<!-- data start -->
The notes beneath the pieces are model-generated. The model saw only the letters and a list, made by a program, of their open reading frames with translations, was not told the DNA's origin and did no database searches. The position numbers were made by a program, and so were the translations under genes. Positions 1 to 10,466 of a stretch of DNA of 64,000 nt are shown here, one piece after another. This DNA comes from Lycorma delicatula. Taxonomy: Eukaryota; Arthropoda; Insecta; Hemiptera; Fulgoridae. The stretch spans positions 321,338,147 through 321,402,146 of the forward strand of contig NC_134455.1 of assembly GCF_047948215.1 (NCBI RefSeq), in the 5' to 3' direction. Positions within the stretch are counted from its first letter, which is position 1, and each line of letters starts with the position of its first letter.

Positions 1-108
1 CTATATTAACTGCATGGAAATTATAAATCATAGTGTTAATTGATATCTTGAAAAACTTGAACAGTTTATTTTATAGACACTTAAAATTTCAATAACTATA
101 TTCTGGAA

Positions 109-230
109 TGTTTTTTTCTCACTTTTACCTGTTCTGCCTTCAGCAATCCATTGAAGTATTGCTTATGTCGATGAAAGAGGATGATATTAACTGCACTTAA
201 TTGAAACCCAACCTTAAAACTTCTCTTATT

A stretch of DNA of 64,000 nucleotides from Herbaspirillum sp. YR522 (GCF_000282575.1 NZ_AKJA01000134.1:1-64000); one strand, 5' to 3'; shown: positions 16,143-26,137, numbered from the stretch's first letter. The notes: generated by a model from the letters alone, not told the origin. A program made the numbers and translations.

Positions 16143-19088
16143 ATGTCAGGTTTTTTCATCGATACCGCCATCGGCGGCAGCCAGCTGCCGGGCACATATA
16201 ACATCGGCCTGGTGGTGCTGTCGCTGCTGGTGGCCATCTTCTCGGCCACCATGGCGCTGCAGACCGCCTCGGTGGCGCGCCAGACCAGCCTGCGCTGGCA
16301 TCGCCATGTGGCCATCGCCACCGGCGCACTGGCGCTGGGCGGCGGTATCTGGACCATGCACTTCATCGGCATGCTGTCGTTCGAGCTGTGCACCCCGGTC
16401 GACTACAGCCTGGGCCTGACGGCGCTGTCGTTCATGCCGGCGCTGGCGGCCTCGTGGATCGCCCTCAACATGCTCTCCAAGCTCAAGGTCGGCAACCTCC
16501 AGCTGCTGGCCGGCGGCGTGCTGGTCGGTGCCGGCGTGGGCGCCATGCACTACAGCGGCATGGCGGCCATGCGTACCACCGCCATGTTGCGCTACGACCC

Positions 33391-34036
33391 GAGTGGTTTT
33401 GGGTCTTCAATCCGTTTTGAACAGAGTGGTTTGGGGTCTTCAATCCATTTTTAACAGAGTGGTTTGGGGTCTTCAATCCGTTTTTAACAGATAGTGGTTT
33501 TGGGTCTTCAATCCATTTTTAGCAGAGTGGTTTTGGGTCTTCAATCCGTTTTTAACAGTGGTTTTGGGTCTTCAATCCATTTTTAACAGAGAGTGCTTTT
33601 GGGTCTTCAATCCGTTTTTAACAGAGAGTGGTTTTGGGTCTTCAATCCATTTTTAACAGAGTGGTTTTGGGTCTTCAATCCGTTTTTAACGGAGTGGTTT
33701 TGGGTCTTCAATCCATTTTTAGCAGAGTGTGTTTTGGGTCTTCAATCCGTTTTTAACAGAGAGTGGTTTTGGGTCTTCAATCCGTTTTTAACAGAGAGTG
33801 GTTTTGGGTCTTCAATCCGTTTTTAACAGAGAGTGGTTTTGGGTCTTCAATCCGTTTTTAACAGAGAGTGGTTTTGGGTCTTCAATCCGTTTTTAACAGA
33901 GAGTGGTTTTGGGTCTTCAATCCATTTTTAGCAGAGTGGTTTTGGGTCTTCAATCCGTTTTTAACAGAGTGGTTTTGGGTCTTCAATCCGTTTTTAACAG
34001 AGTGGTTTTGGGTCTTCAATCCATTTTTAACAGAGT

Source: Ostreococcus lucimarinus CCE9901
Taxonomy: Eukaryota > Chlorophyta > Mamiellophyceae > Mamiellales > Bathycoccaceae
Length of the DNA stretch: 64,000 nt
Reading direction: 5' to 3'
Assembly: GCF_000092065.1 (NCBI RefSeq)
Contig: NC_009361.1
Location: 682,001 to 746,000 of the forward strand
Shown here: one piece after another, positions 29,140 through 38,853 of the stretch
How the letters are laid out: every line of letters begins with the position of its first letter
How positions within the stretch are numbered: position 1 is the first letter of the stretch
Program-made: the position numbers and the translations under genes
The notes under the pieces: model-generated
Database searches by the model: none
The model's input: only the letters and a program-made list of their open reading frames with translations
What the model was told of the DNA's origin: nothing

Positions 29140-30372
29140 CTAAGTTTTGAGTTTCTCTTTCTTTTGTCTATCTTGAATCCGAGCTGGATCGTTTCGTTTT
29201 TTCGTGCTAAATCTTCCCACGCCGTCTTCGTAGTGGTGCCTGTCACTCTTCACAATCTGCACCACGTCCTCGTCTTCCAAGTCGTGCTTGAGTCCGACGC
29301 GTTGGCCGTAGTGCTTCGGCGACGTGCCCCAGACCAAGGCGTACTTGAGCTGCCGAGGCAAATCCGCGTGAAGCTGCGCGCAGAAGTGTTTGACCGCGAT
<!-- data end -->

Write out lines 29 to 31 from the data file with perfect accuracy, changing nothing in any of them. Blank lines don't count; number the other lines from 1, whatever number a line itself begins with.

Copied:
Contig: NC_009361.1
Location: 682,001 to 746,000 of the forward strand
Shown here: one piece after another, positions 29,140 through 38,853 of the stretch